Financial services bills pass in House

A compendium of financial services bills, including the Non-Profit Organisations (Amendment) Bill, 2019, was unanimously passed in the House of Assembly yesterday.

Exumas and Ragged Island MP Chester Copper, who serves as shadow minister of finance, said the opposition did not have any “burning issues” with the bills.

He described the Non-Profit Organisations (Amendment) Bill, 2019 as “better” than the original bill.

“The amendments also [introduce] this concept of an umbrella organization that can register all of its constituent units one time as opposed to duplicating that process a dozen times for a church with numerous locations,” Cooper said.

“This is also much better. The amendments say a non-profit organization whose gross annual income does not exceed $75,000 per annum shall not be required to maintain records under this section.

“This is better in that it reduces the reporting burden on smaller non-profits. The government has also, wisely, removed the burden of paying fees when registering under the bill for existing entities whose gross annual income does not exceed $250,000 and for those that do exceed this threshold.”

The amendment bill outlines several changes to the original bill, which was passed in the House of Assembly in December, but revised in the Senate after widespread concern from religious and civil society organizations.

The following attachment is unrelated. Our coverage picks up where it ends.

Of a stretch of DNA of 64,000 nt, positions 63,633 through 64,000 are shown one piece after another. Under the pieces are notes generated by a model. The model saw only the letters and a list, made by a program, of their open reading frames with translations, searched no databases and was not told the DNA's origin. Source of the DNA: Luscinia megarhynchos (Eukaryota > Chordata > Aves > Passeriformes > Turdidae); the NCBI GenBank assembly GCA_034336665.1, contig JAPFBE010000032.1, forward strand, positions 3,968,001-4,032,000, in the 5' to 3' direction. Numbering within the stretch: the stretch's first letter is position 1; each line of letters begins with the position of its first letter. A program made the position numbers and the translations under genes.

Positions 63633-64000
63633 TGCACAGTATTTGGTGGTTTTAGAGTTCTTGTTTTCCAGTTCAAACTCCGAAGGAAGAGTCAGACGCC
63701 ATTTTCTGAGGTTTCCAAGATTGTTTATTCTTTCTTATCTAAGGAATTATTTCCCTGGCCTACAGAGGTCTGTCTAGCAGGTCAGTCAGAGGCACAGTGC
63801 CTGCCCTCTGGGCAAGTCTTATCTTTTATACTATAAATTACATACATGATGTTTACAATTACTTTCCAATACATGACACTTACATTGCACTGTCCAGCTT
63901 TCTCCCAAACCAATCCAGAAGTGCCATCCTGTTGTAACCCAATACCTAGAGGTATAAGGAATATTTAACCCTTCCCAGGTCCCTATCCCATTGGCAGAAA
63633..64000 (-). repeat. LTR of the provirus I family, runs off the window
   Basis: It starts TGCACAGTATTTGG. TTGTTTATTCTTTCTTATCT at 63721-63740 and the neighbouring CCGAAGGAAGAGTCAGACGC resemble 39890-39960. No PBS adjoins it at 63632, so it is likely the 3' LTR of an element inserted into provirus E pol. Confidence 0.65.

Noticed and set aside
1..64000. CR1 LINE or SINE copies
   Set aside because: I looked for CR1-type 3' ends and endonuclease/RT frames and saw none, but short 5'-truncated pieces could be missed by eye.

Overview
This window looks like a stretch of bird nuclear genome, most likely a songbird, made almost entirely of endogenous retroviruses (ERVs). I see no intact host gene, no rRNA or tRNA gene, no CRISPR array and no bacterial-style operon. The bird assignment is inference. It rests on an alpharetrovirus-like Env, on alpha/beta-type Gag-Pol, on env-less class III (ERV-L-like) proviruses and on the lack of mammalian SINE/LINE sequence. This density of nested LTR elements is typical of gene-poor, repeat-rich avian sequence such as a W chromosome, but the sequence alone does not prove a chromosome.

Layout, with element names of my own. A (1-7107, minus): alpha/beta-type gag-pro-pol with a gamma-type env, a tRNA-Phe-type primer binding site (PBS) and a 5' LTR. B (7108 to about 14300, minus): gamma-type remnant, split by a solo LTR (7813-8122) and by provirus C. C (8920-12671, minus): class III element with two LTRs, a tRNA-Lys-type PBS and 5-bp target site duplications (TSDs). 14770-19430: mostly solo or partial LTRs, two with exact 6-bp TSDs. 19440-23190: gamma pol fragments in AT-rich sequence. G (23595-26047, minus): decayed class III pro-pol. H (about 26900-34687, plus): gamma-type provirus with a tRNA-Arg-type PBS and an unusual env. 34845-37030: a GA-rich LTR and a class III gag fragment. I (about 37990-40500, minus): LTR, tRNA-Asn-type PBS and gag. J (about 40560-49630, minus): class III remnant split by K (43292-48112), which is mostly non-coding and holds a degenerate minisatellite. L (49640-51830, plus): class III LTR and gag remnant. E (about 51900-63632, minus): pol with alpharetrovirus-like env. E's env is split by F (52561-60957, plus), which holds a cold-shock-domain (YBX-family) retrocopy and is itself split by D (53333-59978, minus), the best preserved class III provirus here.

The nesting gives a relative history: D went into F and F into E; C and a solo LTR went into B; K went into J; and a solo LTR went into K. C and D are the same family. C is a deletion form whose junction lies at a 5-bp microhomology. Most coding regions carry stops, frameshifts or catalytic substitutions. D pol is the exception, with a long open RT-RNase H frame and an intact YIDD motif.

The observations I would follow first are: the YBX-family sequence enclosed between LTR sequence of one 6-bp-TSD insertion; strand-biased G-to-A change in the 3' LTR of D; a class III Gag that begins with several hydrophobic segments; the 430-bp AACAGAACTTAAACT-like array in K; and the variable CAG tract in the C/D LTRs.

On Friday, nearly eight months after it was shelved, the original bill was passed in the Senate.

Speaking about the delay, Cooper said, “The government had since December to amend this legislation, but ‘why do early what you can do at the very last minute’, appears to be the guiding philosophy of the administration.”

Cooper noted that the government found the time to “regulate the church” while leaving “political parties out of this legislation”.

“One of the things I found interesting about this legislation in December is that we were doing this before campaign finance reform,” he said.

“Something the government, when in opposition, marched for and demanded and promised. Eight months later, still no campaign finance reform. Perhaps we’ll get around to that the same time Ragged Island gets its green city.”

Deputy Prime Minister Peter Turnquest said the shaping of the amendments “reflect an ongoing dialogue and consultation with international experts who are helping The Bahamas to fully meet the requirements to exit the grey list of the FATF (Financial Action Task Force)”.

The other bills that were passed yesterday included: The Anti-Terrorism (Amendment) Bill, 2019; International Obligations (Economic and Ancillary Measures) (Amendment) Bill, 2019; Investment Funds (Amendment) Bill, 2019; and Register of Beneficial Ownership (Amendment) Bill, 2019.

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Jasper Ward

Jasper Ward started at The Nassau Guardian in September 2018. Ward covers a wide range of national and social issues. Education: Goldsmiths, University of London, MA in Race, Media and Social Justice

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